My CAncer path
Even though some of us have been diagnosed with the same category or type of cancer, the experience is very different and unique for everybody.
This is mine.
My mom died of cancer when she was 37 years young. I was about the same age I was when I was diagnosed with cancer (38 years young) and when I asked and researched how long I would live, the average life expectancy was 4.5 to 5 years. But really it was unknown given the risk of the first surgery and the increased reoccurrence of cancer due to the radiation treatments I received as well as the trauma of ongoing surgeries.
I was told the risk of having radiation treatments would increase my chance of getting cancer again by 1,400%, but the "mop-up" work that it did (i.e. to catch anything the surgery might have missed) was important.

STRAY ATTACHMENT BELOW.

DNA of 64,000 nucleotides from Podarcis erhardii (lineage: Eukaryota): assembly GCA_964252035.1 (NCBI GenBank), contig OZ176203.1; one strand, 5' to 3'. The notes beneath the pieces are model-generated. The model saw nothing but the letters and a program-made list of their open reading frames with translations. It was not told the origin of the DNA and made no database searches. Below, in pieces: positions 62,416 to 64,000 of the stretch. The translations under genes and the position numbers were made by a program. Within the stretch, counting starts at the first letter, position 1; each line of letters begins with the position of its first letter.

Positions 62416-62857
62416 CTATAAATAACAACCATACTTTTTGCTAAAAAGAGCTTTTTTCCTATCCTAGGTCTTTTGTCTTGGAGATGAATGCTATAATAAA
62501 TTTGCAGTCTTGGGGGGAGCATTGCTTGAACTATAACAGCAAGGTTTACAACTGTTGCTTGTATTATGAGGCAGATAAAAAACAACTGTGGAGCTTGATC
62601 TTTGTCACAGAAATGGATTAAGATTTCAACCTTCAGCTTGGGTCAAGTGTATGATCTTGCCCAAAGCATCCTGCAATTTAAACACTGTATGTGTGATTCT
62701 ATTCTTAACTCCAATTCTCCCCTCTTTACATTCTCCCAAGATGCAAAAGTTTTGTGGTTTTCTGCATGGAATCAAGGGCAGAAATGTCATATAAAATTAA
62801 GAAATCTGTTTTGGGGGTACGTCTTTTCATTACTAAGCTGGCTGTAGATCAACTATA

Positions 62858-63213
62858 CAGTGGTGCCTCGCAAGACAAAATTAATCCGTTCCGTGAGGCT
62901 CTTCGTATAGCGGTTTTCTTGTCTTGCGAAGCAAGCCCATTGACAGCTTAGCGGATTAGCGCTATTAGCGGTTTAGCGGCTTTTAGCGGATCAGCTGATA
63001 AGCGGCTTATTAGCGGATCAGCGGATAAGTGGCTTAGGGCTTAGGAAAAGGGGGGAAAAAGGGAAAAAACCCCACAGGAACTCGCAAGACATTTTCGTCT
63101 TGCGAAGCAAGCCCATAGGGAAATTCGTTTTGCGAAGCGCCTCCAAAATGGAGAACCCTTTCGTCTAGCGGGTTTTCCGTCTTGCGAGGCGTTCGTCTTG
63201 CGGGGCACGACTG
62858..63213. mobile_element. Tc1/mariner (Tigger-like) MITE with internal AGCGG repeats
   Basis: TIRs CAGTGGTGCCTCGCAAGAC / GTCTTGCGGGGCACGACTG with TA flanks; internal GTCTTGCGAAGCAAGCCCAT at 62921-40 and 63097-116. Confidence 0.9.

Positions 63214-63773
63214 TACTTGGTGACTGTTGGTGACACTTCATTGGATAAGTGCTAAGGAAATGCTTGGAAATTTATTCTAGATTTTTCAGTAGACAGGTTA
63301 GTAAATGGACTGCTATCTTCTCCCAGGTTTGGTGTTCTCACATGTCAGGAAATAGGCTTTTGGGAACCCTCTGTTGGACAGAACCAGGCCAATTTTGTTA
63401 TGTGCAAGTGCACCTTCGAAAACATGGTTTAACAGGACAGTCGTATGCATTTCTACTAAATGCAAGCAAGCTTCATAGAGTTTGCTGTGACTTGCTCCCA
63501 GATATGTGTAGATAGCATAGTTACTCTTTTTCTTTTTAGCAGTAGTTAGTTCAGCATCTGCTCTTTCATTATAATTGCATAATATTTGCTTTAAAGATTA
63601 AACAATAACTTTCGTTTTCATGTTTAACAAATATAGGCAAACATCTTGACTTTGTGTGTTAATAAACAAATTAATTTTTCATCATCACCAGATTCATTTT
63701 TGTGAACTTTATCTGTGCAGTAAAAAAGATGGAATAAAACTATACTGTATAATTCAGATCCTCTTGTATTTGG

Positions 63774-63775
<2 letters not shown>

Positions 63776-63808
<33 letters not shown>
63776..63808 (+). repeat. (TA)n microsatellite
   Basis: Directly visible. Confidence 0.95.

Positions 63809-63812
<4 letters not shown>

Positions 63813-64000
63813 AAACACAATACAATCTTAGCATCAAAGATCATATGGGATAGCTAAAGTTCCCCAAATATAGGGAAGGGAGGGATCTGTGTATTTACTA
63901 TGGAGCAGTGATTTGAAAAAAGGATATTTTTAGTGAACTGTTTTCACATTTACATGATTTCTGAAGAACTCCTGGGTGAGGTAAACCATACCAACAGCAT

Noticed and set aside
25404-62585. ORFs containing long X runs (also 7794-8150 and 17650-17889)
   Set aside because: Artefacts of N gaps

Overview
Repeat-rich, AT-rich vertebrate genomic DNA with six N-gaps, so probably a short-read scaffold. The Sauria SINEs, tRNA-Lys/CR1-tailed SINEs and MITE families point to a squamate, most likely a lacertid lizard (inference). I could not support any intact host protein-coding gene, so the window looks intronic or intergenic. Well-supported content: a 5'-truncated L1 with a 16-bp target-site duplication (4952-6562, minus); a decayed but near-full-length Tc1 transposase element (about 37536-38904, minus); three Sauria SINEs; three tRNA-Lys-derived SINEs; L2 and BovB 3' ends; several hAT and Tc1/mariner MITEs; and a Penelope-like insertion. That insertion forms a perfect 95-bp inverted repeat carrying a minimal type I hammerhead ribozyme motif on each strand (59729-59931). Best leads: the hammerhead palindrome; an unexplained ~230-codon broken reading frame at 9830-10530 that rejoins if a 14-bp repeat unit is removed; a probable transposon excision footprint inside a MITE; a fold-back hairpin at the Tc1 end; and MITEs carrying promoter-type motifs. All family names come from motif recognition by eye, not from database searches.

- My first major surgery was 14 hours.
- The surgery was nothing short of horrific. The procedure they did was called a bi-lateral mandibular swing, They cut through your jaw, down through your throat and around both sides of your the neck, they peel your face off, crack the (left) jaw and swing open half of your face. After they have removed (margined) the cancerous bad stuff, they rebuild your throat using parts of your left forearm. They also rebuild your arm using a part of your thigh.
- After the surgery I spent ten days with very little sleep, trying to "train" the new muscle tissues from my arm to swallow. Every time you swallow the mucus, blood and tissue – the sensation feels like ‘I’m going to die,’ because you’re actually choking yourself swallowing all that stuff. But it's part of the training program that will hopefully allow a better quality of life down the road. (Thankfully it worked).